Computer simulations of the MD-11 models
by Steve Smith
First, I needed to get the geometry of the wind tunnel
test section and the geometry of the MD-11 model into a form that the
computer simulation can use. I used a type of CAD program to create a
"surface panel" definition of the model and the wind tunnel. This took
me about 3 weeks. I actually needed to do this step six times, because
I wanted to simulate the model installation in the wind tunnel at three
different angles of attack, and there are two different model sizes.
Next, I ran a simulation of the flow through the
empty tunnel to ''calibrate'' it - to make sure the flow speed in the
test section was the same as the flow speed in free air. Results: I put
a flow sampling point in the test section model, and the velocity at this
point was 0.972 times the free stream velocity. Since lift and drag forces
are proportional to the square of the velocity, V2, I need to adjust the
forces inside the tunnel in my computer simulation by dividing by 0.946.
December 19, 1997
December 22, 1997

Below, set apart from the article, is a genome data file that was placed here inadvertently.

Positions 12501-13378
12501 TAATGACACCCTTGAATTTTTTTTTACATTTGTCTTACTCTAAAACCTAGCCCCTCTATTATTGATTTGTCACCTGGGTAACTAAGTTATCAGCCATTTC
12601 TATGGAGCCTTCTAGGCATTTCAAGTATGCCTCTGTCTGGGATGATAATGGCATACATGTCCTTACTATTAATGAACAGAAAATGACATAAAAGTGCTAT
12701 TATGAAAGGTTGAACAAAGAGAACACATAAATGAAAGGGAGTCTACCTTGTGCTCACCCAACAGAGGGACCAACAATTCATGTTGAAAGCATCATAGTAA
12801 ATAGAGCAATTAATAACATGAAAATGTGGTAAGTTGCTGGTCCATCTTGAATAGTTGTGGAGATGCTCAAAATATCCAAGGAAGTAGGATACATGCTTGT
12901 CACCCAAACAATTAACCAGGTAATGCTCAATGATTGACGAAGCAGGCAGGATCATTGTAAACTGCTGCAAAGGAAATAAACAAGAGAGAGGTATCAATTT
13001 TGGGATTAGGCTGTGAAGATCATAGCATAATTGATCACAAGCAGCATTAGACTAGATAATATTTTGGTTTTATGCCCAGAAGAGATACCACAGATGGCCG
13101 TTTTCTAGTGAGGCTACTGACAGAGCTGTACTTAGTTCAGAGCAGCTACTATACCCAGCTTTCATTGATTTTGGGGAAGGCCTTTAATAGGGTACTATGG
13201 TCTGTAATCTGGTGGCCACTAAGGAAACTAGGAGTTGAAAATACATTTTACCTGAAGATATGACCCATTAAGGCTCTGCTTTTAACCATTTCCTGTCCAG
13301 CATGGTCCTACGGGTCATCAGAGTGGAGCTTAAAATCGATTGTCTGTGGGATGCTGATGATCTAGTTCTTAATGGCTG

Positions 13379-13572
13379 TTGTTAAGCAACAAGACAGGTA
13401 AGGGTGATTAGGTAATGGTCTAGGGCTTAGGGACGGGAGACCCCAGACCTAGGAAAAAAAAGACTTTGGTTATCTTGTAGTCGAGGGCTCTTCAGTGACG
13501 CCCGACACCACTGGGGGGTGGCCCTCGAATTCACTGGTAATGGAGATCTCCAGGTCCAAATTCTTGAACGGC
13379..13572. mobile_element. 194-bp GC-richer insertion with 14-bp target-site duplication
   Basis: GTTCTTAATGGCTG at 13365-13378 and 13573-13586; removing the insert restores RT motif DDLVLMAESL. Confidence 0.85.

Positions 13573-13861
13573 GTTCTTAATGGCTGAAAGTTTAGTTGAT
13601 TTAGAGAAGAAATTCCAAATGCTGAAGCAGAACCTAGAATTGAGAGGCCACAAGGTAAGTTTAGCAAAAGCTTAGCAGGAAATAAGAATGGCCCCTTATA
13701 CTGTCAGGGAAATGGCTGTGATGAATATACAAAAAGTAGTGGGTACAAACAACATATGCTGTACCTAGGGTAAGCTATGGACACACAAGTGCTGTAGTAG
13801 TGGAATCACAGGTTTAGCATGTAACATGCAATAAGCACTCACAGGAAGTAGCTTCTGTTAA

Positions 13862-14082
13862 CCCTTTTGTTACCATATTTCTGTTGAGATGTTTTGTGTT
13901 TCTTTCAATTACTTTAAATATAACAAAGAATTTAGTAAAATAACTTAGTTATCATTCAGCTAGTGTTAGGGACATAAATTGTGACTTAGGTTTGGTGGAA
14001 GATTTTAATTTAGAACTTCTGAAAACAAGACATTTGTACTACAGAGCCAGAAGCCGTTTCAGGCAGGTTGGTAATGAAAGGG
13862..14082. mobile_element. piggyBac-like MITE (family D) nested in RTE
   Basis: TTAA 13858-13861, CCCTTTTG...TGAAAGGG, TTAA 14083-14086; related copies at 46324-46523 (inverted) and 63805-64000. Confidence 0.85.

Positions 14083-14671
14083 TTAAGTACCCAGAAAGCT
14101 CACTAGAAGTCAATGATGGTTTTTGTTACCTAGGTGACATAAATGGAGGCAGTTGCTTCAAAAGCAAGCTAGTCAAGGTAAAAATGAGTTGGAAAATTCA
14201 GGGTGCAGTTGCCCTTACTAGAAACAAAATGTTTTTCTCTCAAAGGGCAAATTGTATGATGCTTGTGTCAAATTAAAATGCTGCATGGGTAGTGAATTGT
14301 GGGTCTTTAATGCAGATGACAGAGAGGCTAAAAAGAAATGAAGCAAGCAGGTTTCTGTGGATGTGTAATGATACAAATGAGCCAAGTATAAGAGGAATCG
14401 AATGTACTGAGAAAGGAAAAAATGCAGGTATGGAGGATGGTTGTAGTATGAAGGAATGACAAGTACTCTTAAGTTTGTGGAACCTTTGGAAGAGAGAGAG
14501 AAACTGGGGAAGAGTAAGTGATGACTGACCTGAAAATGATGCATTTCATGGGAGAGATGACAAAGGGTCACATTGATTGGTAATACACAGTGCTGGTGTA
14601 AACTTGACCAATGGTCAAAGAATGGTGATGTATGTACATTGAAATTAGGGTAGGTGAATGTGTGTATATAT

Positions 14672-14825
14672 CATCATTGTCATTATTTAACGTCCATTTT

December 23, 1997
December 29, 1997
January 2, 1998
January 3, 1998
Determining the corrections to apply to the data
I made an Excel spreadsheet with all my computer
results of lift and drag coefficient. The first correction I did was to
adjust all the lift and drag coefficients from the models in the tunnel
for the empty tunnel calibration, by dividing by 0.946. Next, for each
angle of attack, I subtracted the result from the free-air computation
from the result in the tunnel, so I now have the ''delta-lift'' and ''delta-drag''
caused by the wind tunnel at each angle of attack.
January 6, 1998
January 7, 1998
Well, the results still show about 8% difference in drag at the same lift. It looks like my corrections have compensated for some of the differences, but not all. The 8% difference is really big, considering that the models were basically the same, just different size. There must be some more complicated effect that my computer model doesn't account for. I'm going to have to think about this for a while.